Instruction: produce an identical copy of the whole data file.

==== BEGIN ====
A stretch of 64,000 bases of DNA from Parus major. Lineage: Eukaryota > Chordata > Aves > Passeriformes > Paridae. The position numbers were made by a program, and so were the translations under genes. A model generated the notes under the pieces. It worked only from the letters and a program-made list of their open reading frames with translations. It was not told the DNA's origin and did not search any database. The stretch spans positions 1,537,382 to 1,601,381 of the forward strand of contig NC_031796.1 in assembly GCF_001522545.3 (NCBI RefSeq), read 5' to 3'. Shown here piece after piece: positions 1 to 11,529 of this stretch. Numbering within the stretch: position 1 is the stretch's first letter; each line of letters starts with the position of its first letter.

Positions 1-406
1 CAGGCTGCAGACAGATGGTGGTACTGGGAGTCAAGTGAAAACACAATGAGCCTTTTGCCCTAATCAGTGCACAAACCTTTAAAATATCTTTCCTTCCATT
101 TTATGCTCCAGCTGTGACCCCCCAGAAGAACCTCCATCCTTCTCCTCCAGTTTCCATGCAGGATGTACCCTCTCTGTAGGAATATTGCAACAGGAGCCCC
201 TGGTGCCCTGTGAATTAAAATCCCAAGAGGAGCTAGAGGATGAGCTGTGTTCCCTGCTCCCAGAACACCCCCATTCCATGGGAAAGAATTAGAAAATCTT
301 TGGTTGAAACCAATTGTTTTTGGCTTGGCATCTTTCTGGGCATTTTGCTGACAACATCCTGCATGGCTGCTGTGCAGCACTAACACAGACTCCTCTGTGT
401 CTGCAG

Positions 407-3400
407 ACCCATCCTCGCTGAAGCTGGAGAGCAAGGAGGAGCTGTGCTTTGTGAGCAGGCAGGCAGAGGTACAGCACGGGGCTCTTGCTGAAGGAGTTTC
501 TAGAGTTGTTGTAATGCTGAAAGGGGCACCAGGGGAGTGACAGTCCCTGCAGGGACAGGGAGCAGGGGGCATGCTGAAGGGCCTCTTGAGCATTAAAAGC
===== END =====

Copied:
A stretch of 64,000 bases of DNA from Parus major. Lineage: Eukaryota > Chordata > Aves > Passeriformes > Paridae. The position numbers were made by a program, and so were the translations under genes. A model generated the notes under the pieces. It worked only from the letters and a program-made list of their open reading frames with translations. It was not told the DNA's origin and did not search any database. The stretch spans positions 1,537,382 to 1,601,381 of the forward strand of contig NC_031796.1 in assembly GCF_001522545.3 (NCBI RefSeq), read 5' to 3'. Shown here piece after piece: positions 1 to 11,529 of this stretch. Numbering within the stretch: position 1 is the stretch's first letter; each line of letters starts with the position of its first letter.

Positions 1-406
1 CAGGCTGCAGACAGATGGTGGTACTGGGAGTCAAGTGAAAACACAATGAGCCTTTTGCCCTAATCAGTGCACAAACCTTTAAAATATCTTTCCTTCCATT
101 TTATGCTCCAGCTGTGACCCCCCAGAAGAACCTCCATCCTTCTCCTCCAGTTTCCATGCAGGATGTACCCTCTCTGTAGGAATATTGCAACAGGAGCCCC
201 TGGTGCCCTGTGAATTAAAATCCCAAGAGGAGCTAGAGGATGAGCTGTGTTCCCTGCTCCCAGAACACCCCCATTCCATGGGAAAGAATTAGAAAATCTT
301 TGGTTGAAACCAATTGTTTTTGGCTTGGCATCTTTCTGGGCATTTTGCTGACAACATCCTGCATGGCTGCTGTGCAGCACTAACACAGACTCCTCTGTGT
401 CTGCAG

Positions 407-3400
407 ACCCATCCTCGCTGAAGCTGGAGAGCAAGGAGGAGCTGTGCTTTGTGAGCAGGCAGGCAGAGGTACAGCACGGGGCTCTTGCTGAAGGAGTTTC
501 TAGAGTTGTTGTAATGCTGAAAGGGGCACCAGGGGAGTGACAGTCCCTGCAGGGACAGGGAGCAGGGGGCATGCTGAAGGGCCTCTTGAGCATTAAAAGC